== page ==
The Foreign Office minister Ben Bradshaw was sprayed with fake blood on Friday night by an anti-war protester.
Mr Bradshaw was said to be "shaken" but unhurt by the attack at a public meeting on the Afghan campaign in his Exeter constituency. He carried on with the meeting after a man was led away by police.
An organiser said afterwards that the incident raised questions about the lack of Special Branch police protection given to junior ministers at a time of war. Ian Martin, the convener, said the South Street Baptist Church meeting had been under way for about 30 minutes when a man, sitting 15ft from the minister, stood and challenged him.
After shouting at Mr Bradshaw, the attacker raised a plastic bottle and doused him with fake blood, covering his face, hair, shirt and jacket. A Baptist minister and Quaker leader sitting on either side of the minister were also hit, Mr Martin said.
"He looked a little shocked but then carried on," he added. "However, I'm sure it went through his head that it could have been a gun."
Junior ministers are not given Special Branch protection, and Mr Martin said that only two community constables were on hand. The Foreign Office later confirmed the report.
Mr Bradshaw, a former BBC journalist who was first elected to Parliament in 1997, said later: "This was a friendly and very civilised meeting, as one would have expected of a meeting organised by the Quakers. It is a pity one or two people did not approach the meeting in the same spirit of dialogue."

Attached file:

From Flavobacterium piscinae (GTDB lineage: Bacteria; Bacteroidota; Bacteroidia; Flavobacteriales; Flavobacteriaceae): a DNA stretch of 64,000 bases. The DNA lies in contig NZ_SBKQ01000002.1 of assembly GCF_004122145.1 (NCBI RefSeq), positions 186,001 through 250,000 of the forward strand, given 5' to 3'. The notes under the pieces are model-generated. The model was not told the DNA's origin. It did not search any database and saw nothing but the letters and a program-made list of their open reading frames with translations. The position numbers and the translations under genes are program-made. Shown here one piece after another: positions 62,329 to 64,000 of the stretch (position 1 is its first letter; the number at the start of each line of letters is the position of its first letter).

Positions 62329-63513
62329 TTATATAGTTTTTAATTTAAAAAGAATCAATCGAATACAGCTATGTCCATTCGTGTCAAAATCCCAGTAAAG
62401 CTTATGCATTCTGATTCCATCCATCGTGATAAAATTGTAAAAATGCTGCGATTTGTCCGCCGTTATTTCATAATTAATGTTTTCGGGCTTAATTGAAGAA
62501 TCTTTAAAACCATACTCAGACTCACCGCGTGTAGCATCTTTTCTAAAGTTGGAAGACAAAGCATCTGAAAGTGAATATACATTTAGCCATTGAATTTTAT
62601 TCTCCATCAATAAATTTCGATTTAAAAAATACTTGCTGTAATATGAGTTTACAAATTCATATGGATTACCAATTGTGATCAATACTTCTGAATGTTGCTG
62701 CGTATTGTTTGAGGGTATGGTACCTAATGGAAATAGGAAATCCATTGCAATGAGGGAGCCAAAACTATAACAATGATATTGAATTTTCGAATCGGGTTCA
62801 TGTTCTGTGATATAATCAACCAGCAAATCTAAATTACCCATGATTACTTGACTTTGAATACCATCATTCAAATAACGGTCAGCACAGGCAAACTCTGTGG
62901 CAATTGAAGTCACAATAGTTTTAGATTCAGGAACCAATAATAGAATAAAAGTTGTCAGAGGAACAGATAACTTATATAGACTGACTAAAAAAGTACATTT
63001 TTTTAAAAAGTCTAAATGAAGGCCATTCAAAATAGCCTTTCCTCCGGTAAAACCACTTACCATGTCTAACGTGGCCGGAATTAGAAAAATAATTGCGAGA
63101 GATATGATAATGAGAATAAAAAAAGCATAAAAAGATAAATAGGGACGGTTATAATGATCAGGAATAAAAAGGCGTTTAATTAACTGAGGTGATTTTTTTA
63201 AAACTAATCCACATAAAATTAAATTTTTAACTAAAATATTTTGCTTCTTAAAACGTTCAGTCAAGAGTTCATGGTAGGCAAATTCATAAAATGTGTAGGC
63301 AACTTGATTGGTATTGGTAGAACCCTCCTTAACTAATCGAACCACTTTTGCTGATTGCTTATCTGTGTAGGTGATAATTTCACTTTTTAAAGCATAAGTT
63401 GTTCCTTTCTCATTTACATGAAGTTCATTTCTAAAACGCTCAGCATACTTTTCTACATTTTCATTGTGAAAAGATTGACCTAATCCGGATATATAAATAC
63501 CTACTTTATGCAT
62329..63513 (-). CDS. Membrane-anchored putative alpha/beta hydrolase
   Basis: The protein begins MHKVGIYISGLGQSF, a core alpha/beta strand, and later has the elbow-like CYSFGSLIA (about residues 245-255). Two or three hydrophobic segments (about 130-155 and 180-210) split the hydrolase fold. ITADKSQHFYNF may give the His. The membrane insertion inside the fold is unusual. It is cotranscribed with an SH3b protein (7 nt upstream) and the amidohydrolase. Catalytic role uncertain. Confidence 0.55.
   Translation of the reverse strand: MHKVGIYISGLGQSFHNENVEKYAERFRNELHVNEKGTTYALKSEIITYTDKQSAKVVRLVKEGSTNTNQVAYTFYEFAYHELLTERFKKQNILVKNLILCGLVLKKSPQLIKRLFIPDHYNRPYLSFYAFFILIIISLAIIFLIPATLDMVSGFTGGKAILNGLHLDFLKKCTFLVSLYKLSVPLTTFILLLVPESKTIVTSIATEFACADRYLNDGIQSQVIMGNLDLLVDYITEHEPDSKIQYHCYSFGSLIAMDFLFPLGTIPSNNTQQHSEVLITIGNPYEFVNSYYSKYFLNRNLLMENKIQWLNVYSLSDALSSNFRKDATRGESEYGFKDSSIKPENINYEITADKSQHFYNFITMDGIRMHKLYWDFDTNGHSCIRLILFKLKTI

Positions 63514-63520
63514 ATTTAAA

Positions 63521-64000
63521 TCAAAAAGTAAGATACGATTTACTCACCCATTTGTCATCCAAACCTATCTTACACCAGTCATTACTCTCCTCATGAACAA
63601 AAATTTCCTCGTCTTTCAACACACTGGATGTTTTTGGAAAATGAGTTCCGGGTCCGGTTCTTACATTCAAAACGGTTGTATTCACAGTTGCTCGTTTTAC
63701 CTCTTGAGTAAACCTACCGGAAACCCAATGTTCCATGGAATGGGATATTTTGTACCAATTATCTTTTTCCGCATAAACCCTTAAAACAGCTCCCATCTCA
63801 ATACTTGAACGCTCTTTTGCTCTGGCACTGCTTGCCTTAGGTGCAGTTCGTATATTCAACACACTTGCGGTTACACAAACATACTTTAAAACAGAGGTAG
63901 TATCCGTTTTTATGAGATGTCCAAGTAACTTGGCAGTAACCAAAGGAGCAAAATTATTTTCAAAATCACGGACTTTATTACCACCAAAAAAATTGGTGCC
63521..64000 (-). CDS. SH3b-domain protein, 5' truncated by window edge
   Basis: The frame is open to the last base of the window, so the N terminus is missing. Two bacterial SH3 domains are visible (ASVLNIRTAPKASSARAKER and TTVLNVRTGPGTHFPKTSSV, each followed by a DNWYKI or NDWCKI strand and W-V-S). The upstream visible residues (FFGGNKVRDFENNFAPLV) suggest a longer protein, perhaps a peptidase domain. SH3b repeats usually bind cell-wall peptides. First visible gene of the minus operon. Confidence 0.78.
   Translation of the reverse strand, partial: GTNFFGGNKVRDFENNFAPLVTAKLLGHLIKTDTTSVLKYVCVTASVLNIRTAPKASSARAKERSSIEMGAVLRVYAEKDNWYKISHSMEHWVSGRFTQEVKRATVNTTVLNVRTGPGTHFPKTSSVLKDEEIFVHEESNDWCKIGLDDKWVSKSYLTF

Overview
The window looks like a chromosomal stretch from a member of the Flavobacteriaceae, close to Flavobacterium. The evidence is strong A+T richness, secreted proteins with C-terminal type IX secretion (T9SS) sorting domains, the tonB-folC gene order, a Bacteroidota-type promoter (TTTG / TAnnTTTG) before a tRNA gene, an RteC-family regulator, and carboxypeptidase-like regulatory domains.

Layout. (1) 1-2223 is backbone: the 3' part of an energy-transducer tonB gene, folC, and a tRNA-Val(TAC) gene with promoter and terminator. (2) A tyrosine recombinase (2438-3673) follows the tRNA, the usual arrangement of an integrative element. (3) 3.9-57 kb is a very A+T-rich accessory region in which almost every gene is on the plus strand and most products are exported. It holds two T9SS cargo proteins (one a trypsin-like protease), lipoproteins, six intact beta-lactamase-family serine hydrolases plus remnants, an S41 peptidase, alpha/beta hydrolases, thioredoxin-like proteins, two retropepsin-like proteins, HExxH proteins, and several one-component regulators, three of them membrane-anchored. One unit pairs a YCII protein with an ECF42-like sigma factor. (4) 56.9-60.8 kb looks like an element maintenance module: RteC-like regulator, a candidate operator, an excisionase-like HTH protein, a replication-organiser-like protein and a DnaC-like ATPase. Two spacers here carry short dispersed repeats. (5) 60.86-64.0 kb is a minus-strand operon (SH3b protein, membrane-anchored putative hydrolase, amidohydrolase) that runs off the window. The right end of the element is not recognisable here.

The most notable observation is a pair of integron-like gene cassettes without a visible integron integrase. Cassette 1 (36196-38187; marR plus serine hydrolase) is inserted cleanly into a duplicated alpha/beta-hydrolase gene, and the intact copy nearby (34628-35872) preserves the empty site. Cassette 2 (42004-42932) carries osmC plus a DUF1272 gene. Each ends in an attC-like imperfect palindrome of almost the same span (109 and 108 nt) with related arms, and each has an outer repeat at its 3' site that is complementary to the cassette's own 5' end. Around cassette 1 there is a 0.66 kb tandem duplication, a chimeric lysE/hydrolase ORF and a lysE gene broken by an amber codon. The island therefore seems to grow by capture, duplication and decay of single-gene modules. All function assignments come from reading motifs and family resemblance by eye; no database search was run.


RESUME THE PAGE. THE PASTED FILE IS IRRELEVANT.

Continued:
Mr Martin asked: "Why is someone in such an exposed position not given protection? There was a shocked silence and one comment made to me was, 'It could have been a gun'."
Everyone at the meeting – on both sides of the argument – was impressed by the way Mr Bradshaw acquitted himself before and after the incident, according to Mr Martin, himself a Quaker who opposes the Government's policy.
But he went on to say: "I would question whether Ben, even in his own constituency where he is very highly regarded, would speak again without protection."
A spokesman for Devon and Cornwall police said that a man was being questioned at Heavitree Road police station in Exeter about the incident.
The spokesman said that Mr Bradshaw was at a question-and-answer session on the Afghan war when someone threw what turned out to be theatrical blood diluted with water. Some of the liquid went over Mr Bradshaw, as well as the chairman of the meeting.Reuse content